Identifying new markets for new products, such asKabuli chickpea and green lentil, which are not part of current diet inEthiopia.

Current situation and future scaling up

The mainchallenges encountered in respect to further dissemination of the technology/innovation, adoption and scaling up / out were:

§  Unavailability of quality seed and otherproduction inputs large scale.

§  Non-adoption of full package includingvarieties, agronomy and IPM necessary for maximum gain from adoption of the newvarieties.

§  Lack of access to output markets.

§  Unavailability of credit for farmers topurchase inputs.

§  Lack of extension services to strengthenfarmer advice service.

§  Dissemination of information regardingimproved varieties.

§  Realistic prices for kabuli chickpea andlarge seeded green lentil.

§  Policy failures to promote food legumesas part of the cereal-based production system, for sustainability.


Thefollowing are recommendations for addressing the above challenges:

§  Establish effectiveresearch–extension–farmer and market linkages.

§  Large-scale out-scaling of improvedvarieties by making the seed available through informal and formal seedproductions.

§  Providing advice to farmers to make themaware of improved varieties.

§  Media campaigns to promote human andsoil health benefits of legumes in the system.

§  Adoption of the full package, includingvarieties, agronomy and IPM.

§  Create local / regional markets for newcrop varieties that will encourage farmers to produce more pulses.

§  Food science and technology should beembraced to train women to prepare diverse and nutritious dishes with foodlegumes.

§  Rigorous studies to verify acceptabilityof the new incomes varieties and potential impact of adoption in terms ofhigher productivity and the role of food legumes as a critical part of thecereal-based systems, identify constraints to adoption and to identify optionsfor overcoming these constraints.


In thisresearch the following lessons were learned about the best ways to gettechnologies or innovations used by the largest number of people:

§  Involving stakeholders and policy makersin the technology scaling up/out process.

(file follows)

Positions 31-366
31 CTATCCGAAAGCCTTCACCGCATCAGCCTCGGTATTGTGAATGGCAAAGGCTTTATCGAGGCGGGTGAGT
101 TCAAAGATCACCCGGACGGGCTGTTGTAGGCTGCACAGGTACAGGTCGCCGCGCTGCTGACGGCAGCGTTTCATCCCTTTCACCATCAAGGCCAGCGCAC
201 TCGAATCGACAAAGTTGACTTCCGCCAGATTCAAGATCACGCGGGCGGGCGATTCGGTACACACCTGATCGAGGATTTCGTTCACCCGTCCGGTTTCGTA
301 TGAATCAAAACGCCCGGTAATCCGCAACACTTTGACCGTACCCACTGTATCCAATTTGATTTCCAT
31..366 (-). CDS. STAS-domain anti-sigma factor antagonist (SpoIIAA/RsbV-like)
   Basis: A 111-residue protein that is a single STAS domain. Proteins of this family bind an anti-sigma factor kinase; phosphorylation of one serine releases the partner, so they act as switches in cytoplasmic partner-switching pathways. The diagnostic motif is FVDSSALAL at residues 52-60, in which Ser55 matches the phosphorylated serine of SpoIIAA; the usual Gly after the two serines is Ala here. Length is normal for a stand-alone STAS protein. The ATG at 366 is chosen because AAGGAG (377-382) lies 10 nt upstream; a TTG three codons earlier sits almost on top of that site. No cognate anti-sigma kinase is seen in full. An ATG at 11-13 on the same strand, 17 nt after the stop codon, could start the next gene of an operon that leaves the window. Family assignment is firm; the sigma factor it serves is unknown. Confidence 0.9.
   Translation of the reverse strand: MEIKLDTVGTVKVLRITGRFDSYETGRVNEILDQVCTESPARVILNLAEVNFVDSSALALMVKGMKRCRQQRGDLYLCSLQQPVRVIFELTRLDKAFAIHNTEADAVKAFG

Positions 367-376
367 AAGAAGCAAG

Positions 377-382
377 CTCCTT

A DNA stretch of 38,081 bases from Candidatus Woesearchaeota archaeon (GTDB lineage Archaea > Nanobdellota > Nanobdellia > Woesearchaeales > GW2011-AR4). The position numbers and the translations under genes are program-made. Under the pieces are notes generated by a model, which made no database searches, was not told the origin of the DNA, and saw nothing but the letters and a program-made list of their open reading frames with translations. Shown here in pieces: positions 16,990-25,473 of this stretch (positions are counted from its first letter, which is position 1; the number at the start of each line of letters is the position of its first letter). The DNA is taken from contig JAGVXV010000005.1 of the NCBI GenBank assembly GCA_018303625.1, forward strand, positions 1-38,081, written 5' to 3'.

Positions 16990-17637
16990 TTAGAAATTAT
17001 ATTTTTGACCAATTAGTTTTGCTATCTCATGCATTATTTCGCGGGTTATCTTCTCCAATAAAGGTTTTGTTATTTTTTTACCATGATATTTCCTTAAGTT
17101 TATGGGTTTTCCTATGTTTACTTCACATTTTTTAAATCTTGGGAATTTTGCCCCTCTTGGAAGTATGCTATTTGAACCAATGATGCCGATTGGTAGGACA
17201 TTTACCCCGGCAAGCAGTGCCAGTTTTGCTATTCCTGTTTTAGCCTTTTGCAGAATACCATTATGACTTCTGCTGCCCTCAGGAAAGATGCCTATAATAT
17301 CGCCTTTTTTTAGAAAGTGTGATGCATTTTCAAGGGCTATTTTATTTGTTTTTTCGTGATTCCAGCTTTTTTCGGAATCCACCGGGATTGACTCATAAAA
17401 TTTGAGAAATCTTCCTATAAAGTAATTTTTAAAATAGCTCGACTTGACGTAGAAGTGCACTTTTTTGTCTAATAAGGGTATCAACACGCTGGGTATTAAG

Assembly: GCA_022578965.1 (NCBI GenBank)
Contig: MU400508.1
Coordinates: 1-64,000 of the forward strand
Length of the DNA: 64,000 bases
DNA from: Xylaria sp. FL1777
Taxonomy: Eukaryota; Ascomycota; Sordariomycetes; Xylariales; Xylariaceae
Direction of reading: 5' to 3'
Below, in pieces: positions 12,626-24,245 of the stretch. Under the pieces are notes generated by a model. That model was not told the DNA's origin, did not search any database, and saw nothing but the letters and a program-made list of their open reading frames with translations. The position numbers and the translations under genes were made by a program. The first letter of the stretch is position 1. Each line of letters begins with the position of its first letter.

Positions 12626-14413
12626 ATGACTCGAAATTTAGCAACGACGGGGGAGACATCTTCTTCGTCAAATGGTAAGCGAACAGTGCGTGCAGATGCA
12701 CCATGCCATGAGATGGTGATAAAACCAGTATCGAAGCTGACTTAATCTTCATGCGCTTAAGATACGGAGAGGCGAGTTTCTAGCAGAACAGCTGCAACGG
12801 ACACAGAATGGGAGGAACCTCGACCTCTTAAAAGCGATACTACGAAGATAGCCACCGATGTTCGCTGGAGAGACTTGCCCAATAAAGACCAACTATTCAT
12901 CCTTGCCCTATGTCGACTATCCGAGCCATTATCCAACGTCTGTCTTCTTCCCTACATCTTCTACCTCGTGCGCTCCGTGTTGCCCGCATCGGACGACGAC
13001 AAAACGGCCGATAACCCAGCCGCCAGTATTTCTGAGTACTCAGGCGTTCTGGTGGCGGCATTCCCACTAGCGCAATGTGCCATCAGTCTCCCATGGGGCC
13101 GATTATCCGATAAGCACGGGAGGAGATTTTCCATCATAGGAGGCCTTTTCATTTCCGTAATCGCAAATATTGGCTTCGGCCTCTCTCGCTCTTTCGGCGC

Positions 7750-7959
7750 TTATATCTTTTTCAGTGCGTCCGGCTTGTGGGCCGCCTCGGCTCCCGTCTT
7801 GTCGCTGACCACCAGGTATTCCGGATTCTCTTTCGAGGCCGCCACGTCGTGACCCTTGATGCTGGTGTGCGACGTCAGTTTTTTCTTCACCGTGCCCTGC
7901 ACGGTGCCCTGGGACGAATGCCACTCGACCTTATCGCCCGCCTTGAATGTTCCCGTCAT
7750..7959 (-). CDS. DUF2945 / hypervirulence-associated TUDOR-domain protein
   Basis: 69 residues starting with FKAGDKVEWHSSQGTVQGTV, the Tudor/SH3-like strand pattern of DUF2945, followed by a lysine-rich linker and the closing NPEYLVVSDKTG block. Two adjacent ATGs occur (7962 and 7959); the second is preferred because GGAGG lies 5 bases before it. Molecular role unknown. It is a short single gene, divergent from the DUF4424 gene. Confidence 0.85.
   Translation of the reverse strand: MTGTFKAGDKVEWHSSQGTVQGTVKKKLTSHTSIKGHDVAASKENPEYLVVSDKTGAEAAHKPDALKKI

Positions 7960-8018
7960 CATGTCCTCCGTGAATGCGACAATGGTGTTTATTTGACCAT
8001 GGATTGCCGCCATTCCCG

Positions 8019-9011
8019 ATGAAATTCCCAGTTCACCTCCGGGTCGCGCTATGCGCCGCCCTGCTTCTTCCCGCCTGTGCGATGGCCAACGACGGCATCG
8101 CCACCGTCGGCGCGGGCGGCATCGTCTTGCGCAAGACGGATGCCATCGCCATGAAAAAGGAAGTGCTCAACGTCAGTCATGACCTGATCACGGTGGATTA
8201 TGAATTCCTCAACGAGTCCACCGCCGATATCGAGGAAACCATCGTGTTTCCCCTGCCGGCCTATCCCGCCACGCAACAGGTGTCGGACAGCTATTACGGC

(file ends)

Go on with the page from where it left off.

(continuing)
§  Progressive farmers and NGOs involvementin seed production.

§  Technologies should increase farmers’income.

§  Farmer research groups and farmers’unions can play vital roles in technology transfer.

§  Policy support to encourage productionof food legumes.

§  Farmers become contractual seed growersto federal and regional seed enterprises and unions that are involved in seedtrade.

This can be carried out simultaneously during thedissemination stage.

Gender considerations

Thetechnologies are gender neutral. All men and women headed households havebenefited from the technologies in Ethiopia. Some of the widely grown lentilvarieties, like Alemaya, are rich in micro-nutrients (iron and zinc) and hencechildren and nursing mothers can benefit from the technologies.

Contact details

Name and contact of the organisation:

InternationalCentre for Agricultural Research in the Dry Areas (ICARDA),

P. O.Box 5466, Aleppo, Syria,

Email:m.vanginkel@cgiar. org;

Tel:+963 21 221 3433;

Fax:+963 21 221 3490


Name and contact of presenter:

GeletuBejiga, ICARDA,

AddisAbaba, Ethiopia;

Email: g.bejiga@cgiar.org;

Tel:+25111 646 3215


Name and contact of key scientist:

Md.Imtiaz ICARDA,

P. O.Box 5466, Aleppo, Syria;

Email: m.imtiaz@cgiar.org;

Tel:+963 21 221 3433;

Fax:+963 21 221 3490


Name and contact of key partner:

DrAsnake Fikre,

P. O.Box 32,

DebreZeit, Ethiopia  

Additional information

Thetechnologies (varieties and associated management practices) can befast-tracked in the highlands of East African countries where cool-season foodlegumes are traditionally grown using a mother-baby trail. Also the Kabulichickpeas can be tested in non-traditional areas since these have good levelsof resistance to ascochyta blight. Also regional harmonisation of varietytesting and registration can be a great asset to move seeds if some of thegenotypes have wide adaptations.